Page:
'Kelham Island Hydro'
Preamble to 'Kelham Island Hydro'
Small scale and micro hydropower generation is a red herring. Investment in non-viable schemes is taking away investment in the development of genuine solutions. Reducing our dependence on fossil fuels is crucial – lets develop and use the things that actually work. Why are we happy to waste our time with anything that does not work? Why are we happy to pay for something that actively does more harm than good?
Hydropower comes in many shapes and forms – but is universally portrayed as perfectly “clean” and “green” energy. Investors are attracted to support these schemes on the understanding that they protect the environment. However, the amount of energy produced by such means is absolutely crucial in determining whether they do more harm than good.
The greater the energy production – the more chance that a hydropower scheme can be justifiably be thought of as “green”. In other words, you need lots of energy production as credit to pay off your inevitable debt of damage to the planet. This concept is important if you are selling a “green” concept to potential investors and local residents.
Modern manufacture and installation processes are widely known to require a great deal of fossil fuel energy. This fossil fuel usage includes fabrication, transport and installation. What is less obvious is the range of inevitable and significant impacts on the ecology of the recovering River Don that will result directly from the installation and operation of small and micro-hydropower schemes. The film highlights that the maximum amount of energy that could be produced is far too small to offset this inevitable environmental damage (both direct damage to the river and in terms of its carbon footprint).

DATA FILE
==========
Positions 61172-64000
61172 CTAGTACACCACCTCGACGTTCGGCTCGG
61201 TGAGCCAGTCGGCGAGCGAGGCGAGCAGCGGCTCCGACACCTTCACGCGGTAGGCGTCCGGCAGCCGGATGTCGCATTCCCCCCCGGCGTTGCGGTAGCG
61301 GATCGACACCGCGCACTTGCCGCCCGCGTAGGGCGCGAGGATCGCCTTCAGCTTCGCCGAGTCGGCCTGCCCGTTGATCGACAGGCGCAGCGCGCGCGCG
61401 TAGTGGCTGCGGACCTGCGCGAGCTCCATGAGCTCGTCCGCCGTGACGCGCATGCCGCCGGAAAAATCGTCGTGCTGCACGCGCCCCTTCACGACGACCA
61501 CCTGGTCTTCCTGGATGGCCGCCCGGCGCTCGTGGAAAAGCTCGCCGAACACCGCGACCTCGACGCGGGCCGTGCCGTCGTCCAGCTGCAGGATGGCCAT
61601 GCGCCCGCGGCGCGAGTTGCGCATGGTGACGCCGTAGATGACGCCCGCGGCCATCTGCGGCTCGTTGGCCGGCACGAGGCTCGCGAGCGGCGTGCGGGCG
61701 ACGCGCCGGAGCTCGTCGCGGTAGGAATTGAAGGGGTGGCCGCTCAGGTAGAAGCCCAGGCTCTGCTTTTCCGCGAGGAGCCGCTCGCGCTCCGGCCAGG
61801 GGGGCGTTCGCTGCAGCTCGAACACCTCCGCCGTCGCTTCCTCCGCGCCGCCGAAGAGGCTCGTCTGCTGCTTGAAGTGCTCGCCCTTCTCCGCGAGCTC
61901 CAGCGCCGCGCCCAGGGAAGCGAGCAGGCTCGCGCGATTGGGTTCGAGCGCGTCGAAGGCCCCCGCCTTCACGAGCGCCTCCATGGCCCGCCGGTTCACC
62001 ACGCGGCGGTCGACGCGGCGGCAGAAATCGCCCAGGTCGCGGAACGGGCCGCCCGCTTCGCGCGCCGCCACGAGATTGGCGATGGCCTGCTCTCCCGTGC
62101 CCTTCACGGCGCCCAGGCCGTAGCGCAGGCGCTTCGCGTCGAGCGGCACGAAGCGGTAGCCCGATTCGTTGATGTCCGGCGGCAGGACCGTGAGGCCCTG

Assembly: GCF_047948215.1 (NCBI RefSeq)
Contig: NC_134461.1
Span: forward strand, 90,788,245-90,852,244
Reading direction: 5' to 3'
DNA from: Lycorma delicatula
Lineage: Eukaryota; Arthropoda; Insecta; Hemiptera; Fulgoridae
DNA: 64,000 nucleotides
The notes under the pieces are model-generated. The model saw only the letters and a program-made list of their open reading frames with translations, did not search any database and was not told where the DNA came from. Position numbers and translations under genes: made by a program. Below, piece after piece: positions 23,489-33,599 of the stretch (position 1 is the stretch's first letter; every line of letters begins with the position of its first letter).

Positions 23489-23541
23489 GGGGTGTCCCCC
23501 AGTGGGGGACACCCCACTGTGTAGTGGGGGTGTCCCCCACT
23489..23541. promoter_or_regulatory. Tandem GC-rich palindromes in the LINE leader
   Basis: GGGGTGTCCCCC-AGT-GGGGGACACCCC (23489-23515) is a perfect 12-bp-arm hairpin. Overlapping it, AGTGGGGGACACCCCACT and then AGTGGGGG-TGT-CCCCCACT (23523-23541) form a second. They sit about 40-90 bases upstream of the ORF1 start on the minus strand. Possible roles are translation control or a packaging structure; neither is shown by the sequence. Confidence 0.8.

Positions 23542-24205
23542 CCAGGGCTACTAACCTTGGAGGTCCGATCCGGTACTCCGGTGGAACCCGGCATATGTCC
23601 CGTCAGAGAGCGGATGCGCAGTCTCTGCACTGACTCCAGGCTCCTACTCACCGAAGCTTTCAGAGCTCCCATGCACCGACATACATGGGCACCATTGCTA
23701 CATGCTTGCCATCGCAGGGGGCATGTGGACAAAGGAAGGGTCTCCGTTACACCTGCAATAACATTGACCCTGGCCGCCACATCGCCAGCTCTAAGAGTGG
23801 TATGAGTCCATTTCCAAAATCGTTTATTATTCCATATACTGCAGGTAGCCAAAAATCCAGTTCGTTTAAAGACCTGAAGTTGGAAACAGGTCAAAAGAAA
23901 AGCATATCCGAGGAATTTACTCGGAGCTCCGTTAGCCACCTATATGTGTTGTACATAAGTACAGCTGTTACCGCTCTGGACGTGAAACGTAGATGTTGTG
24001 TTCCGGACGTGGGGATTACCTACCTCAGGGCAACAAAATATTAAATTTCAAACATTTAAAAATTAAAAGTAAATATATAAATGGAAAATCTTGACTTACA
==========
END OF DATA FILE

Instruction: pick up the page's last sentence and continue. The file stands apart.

The current system of regulation that determines whether such schemes are approved has a number of serious limitations:
· The schemes that produce the least energy (energy that might offset inevitable environmental damage caused by their installation and operation) are exempt from a formal Environmental Impact Assessment
· Such Environmental Impact Assessments are only compulsory for schemes with a generation capacity greater than 1 MW (one megawatt – or 1000 kW)
· Schemes are only currently considered in isolation
· The combined effect of several schemes is known to be potentially disastrous – even when the impact of any single scheme could be absorbed by the environment
Sheffield Renewables estimate that electricity equivalent to that used by 20 homes per year will be generated by the Kelham Island scheme. Taking the UK average household electricity usage of 4800 kWh; this equates to a mean generation capacity of just 11 kW:
20homes x 4800 kWh ÷ 8765.8 hours in a year = 10.95 kW
This is a pitiful capacity. How much energy will have been generated by the time replacement of components and other fossil fuel burning maintenance activities are required? How much of the ecology of the river corridor will suffer in the interim? Watch the film and make up your own mind.
Appendix 1 - Fish Pass This additional chapter to Kelham Island Hydro demonstrates some of the limitations and costs associated with the 'go-to' answer of a fish-pass
Watch the film, 'Kelham Island Hydro', and ask whether what boils down to be a few kettles' worth of hydro-generated electricity is proportionate to the decimation of our little-understood and very fragile river ecosystems.
If you have problems viewing the film from here, please view on Vimeo or watch on Google where you can also download to your pc.